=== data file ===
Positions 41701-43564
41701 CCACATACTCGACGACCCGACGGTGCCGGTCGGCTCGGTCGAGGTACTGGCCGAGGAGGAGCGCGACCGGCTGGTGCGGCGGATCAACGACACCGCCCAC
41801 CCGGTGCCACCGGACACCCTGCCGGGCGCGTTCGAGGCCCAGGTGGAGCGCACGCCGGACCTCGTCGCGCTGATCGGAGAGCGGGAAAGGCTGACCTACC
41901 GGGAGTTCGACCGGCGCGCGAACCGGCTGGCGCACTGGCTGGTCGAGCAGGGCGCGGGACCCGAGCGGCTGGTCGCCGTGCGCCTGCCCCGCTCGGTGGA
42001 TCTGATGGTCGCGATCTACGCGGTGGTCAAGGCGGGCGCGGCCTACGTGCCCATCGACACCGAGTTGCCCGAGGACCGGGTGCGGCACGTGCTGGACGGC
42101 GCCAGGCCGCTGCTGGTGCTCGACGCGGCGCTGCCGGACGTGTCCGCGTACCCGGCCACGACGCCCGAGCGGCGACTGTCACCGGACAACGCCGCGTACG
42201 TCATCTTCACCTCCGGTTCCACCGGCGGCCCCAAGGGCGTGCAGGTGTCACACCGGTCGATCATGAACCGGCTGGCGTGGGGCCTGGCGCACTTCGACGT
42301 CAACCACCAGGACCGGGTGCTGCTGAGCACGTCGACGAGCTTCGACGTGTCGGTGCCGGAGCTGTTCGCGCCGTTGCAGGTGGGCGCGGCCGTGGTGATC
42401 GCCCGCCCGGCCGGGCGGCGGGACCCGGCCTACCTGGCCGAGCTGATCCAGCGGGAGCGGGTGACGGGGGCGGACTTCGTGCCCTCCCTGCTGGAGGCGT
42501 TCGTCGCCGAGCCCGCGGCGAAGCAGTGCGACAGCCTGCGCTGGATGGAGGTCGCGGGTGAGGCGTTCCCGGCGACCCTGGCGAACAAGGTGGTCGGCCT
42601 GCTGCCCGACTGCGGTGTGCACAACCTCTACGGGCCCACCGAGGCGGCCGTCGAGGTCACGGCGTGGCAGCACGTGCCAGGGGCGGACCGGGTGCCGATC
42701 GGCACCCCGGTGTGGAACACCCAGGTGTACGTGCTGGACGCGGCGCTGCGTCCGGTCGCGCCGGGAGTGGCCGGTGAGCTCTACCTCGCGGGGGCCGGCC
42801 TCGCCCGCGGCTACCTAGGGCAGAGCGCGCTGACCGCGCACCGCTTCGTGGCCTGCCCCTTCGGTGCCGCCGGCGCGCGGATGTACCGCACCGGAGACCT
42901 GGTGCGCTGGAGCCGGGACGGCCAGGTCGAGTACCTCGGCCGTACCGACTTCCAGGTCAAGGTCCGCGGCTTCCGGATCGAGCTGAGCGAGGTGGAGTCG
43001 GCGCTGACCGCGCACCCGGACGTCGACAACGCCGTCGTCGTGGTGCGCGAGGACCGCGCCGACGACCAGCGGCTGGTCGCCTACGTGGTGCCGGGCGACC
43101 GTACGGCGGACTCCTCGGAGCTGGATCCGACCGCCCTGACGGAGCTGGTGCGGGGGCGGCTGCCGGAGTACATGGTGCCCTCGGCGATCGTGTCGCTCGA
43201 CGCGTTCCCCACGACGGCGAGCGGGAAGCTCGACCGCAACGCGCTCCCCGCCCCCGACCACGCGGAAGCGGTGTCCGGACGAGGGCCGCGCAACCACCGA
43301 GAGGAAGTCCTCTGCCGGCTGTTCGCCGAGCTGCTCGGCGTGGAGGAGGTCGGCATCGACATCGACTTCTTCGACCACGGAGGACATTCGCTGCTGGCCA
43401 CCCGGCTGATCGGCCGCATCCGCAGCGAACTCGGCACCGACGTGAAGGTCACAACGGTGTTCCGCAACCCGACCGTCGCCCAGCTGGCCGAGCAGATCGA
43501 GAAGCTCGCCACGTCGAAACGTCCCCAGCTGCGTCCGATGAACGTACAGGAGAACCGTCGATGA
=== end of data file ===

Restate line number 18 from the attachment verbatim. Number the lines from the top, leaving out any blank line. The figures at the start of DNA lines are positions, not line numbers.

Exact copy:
43301 GAGGAAGTCCTCTGCCGGCTGTTCGCCGAGCTGCTCGGCGTGGAGGAGGTCGGCATCGACATCGACTTCTTCGACCACGGAGGACATTCGCTGCTGGCCA